As indicated by our genetic distance, PCA and STRUCTURE results, the Menz sheep showed greater genetic differentiation and clearly separated from the rest of the populations. Differences in allele frequencies between Menz sheep and other populations might have been due to selection for ecological adaptation, differences in migration histories and geographical isolation. Menz sheep are evolved in the cool sub-alpine climate of highlands (2500–3000 m a.s.l.) and are kept for meat and coarse wool production (Wilson, 1991; Tibbo, 2006), and are one of the most primitive coarse-wool breeds imported from Arabia via the Bab-el-Mandeb Strait (Wilson, 1991). It is thought that fat-tailed coarse-wooled sheep were introduced to Africa after thin-tailed breeds about 3,000 years ago (Wilson, 2011) for which adequate time has elapsed for adaptive evolution to take place. Furthermore, historical data show that the Amhara ethnic group of Ethiopia have inhabited altitudes more 2500 m for at least 5 ky (Alkorta-Aranburu et al., 2012). The Menz sheep have migrated to new areas and co-exist with humans for centuries under such extreme environments. On the other hand, fat-rumped Blackhead Somali sheep are well adapted to semi-arid to extremely arid lowlands with high temperatures and sparse and erratic precipitation (Wilson, 2011). The breed is kept for meat production and selected for higher fat deposition on the rump as a source of energy-dense food during prolonged dry spells (Muigai and Hanotte, 2013).
The low genetic differentiation between the two-long fat-tailed populations (Arsi-Bale and Horro) was further supported by our population STRUCTURE analysis results. Arsi-Bale and Horro sheep populations are predominantly maintained by the Ethiopian Oromo ethnic group. In addition to geographic isolation, ethnic, cultural, and religious differences may act as barriers to gene flow that shape population genetic structure (Madrigal et al., 2001). The chances of animal exchange are greater within the same ethnic group or tribe than between any two different ethnic groups or tribes (Gizaw et al., 2007). Arsi-Bale and Horro sheep both inhabit highland environments and face common selective pressures, which may have shaped their genomes in a similar manner. We previously reported that Arsi and Horro cattle had the lowest level of genetic differentiation among examined breeds (Edea et al., 2013); our current results imply that sheep dispersal accompanied that of cattle.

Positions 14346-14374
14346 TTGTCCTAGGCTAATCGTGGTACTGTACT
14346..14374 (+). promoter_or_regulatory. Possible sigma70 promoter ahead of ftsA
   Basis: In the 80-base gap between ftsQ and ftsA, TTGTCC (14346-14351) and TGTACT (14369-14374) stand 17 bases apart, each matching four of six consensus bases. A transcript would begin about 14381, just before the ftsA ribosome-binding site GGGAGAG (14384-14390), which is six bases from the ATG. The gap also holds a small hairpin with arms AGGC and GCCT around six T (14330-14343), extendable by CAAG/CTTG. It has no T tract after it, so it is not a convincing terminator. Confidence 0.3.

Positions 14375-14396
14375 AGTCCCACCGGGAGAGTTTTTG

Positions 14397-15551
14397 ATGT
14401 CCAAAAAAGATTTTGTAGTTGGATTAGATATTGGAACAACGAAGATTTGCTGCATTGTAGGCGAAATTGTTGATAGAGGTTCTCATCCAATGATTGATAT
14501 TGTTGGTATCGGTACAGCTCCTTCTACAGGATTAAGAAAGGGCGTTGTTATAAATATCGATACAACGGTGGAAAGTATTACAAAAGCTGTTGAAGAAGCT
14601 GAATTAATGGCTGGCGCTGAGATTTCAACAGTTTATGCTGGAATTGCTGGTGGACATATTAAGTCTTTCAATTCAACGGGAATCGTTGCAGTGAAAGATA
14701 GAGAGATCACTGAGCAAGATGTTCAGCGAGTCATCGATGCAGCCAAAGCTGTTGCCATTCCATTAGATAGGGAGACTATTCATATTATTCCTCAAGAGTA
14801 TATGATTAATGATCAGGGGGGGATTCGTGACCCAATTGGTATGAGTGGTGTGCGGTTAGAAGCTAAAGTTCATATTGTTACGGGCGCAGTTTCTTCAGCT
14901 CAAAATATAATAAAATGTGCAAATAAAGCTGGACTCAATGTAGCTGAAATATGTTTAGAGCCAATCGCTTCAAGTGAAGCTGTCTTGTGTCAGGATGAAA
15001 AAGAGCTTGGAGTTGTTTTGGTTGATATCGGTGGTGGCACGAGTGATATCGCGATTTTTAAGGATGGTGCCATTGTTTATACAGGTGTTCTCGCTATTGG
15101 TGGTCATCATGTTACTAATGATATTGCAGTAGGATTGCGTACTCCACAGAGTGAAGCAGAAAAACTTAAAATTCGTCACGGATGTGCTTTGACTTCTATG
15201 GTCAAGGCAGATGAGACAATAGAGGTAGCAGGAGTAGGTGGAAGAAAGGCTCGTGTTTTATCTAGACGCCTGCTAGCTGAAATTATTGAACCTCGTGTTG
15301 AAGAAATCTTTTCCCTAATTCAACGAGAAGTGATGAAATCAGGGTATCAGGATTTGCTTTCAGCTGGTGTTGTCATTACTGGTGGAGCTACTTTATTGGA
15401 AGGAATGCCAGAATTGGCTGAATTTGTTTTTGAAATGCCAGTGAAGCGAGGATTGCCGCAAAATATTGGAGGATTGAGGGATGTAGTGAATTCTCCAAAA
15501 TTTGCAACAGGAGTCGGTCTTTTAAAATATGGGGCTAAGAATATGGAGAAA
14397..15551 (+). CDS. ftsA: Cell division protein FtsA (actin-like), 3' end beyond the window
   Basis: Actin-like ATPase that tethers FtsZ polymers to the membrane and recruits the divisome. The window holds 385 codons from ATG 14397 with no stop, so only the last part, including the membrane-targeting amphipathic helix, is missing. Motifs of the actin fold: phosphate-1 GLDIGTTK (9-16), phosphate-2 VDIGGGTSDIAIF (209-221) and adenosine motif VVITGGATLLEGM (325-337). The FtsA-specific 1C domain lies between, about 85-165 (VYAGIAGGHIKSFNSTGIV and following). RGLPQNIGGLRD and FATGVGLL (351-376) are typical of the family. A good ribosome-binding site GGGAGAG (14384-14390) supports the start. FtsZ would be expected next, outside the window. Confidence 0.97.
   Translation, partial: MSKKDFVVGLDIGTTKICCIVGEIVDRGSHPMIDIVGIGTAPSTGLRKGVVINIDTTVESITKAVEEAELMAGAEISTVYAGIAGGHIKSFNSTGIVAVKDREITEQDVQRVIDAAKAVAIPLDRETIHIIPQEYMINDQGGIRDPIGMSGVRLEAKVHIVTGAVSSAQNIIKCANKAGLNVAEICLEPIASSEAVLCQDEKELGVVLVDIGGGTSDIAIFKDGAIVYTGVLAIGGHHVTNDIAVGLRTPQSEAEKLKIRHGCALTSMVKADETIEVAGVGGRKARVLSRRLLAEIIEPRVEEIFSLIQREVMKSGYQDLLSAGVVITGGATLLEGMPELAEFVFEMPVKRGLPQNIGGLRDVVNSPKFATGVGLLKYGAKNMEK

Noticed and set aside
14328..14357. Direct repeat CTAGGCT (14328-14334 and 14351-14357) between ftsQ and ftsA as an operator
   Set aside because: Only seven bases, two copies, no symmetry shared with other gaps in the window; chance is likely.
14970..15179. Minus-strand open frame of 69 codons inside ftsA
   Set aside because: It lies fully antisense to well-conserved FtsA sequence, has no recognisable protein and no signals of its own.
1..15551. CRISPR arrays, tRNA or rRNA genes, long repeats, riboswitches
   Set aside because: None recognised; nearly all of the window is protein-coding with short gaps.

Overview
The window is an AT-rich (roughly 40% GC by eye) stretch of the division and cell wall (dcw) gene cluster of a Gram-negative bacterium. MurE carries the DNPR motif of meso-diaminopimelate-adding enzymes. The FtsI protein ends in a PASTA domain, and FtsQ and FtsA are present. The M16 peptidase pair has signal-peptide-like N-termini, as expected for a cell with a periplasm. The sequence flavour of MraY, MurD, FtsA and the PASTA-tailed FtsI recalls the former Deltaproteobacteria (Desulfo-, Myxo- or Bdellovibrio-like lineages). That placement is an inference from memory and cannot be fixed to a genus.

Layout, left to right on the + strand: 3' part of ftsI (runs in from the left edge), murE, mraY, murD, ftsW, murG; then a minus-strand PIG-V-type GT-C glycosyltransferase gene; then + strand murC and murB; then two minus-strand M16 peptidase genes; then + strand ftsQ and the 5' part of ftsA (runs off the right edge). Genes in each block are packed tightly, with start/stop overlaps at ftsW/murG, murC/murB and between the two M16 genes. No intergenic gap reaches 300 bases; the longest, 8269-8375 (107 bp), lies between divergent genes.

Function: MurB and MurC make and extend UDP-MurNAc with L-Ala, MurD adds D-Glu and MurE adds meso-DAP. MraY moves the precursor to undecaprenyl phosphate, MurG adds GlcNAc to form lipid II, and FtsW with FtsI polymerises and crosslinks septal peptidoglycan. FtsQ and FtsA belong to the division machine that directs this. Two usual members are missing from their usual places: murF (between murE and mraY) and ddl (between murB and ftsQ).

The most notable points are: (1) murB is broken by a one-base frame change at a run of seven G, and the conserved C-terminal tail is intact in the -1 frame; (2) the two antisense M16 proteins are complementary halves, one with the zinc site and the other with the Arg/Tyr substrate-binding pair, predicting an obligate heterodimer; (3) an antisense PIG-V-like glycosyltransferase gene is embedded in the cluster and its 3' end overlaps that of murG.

Genetic Diversity of Ethiopian Sheep Populations and Their Relationships to Global Sheep Breeds
Genetic Diversity and Relationships
To compare genetic diversity and trace historical patterns of Ethiopian sheep population structure on a broader geographic scale, we analyzed 41,752 SNPs that overlap between Ovine50SNP and 600K chips. Polymorphic (MAF > 0.01) and highly polymorphic (MAF > 0.30) SNPs accounted for 92 and 37% of SNPs in Ethiopian sheep populations, respectively. These values were lower than those observed for Australian Merino (96 and 45%, respectively), but higher than those for Dorset Horn (89 and 34%, respectively). Using the OvineSNP50 chip, highly polymorphic (MAF > 0.30) SNPs accounted for 50% of the total in Merino and Corriedale sheep and for 36% of the total in Creole sheep (Grasso et al., 2014). The relatively high levels of genomic variability observed in Merino sheep may be partly ascribed to ascertainment bias, as these breeds were used in SNP discovery of the OvineSNP50 chip (Kijas et al., 2012). Despite their small sample size, Ethiopian sheep populations show moderate genetic variability relative to southern African Namaqua, Indian Garole, and Dorset Horn (Table 2). However, Ethiopian sheep populations show slightly lower levels of genetic diversity than the presumed ancestral breeds of the Near East (Afshari; HE = 0.34) and northern Africa (HE = 0.35–0.37). Breeds from or close to domestication centers are expected to retain higher allelic diversity than those that migrated farther away (Canon et al., 2006; Peter et al., 2007). The higher diversity estimates in North African as compared to East African breeds can be further explained by the fact that these populations reflect a high degree of admixture between fat- and thin-tailed sheep, as demonstrated by our STRUCTURE analysis. Given its close proximity to the Near East and Mediterranean sea, North Africa served as a gateway for early livestock introduction to the African continent and is considered as a secondary hotspot of genetic variation (Gautier, 2002).